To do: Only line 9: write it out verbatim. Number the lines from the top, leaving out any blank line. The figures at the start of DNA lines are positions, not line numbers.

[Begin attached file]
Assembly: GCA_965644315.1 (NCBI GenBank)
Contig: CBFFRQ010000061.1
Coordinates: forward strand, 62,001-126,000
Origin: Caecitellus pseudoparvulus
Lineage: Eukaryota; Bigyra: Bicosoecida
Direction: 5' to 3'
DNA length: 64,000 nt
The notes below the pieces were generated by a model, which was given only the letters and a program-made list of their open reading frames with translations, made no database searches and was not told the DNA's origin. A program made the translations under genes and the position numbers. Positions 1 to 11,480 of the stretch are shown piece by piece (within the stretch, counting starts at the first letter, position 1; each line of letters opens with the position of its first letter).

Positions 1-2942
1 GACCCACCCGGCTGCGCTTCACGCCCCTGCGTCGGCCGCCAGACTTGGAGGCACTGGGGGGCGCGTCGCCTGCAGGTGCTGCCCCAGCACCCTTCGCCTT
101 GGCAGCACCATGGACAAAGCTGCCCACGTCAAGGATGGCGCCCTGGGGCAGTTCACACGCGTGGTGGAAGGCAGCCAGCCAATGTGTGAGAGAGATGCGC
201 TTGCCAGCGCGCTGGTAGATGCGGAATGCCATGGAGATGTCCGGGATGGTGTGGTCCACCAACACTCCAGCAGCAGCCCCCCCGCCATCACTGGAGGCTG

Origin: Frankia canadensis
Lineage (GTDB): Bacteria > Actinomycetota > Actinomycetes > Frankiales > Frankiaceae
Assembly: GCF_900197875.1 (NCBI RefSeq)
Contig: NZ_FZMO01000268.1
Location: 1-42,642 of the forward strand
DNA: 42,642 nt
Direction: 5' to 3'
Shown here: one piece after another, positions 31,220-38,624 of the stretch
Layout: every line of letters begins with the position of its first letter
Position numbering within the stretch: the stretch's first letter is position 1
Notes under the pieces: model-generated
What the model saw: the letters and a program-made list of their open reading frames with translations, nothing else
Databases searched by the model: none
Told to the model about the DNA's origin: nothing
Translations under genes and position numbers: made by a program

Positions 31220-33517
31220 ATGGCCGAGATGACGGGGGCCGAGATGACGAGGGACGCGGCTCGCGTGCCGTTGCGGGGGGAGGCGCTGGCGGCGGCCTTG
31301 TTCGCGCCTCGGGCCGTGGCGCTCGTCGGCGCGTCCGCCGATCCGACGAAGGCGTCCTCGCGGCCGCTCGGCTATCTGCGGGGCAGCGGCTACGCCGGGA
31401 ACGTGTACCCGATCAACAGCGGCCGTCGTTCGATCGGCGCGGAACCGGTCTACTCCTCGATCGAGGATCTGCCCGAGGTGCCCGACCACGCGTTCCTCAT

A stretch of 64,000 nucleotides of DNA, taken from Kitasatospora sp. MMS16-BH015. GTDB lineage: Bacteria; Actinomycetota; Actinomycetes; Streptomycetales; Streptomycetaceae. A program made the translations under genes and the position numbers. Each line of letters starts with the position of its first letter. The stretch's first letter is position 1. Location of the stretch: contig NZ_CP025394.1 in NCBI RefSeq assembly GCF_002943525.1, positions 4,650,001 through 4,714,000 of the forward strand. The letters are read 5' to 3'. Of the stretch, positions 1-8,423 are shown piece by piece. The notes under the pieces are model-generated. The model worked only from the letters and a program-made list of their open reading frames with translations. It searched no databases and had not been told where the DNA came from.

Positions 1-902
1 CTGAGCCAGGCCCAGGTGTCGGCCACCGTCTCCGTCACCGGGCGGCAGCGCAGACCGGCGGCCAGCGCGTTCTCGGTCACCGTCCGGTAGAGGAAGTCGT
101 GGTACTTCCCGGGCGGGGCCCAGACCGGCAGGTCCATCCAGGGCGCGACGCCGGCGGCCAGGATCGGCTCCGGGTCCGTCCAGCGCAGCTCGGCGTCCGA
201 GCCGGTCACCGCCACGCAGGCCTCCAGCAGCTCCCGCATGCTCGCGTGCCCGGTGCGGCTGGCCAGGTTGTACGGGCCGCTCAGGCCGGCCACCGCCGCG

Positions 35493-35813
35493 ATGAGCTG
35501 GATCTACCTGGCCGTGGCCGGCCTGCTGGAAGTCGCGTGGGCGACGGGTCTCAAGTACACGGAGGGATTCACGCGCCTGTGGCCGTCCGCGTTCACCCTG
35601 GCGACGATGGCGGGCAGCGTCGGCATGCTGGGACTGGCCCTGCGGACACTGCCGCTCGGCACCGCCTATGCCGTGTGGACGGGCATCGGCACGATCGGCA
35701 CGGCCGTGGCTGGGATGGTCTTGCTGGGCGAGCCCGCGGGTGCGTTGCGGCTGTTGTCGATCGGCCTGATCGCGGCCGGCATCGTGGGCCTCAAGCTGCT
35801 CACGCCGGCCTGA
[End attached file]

Positions 1-2942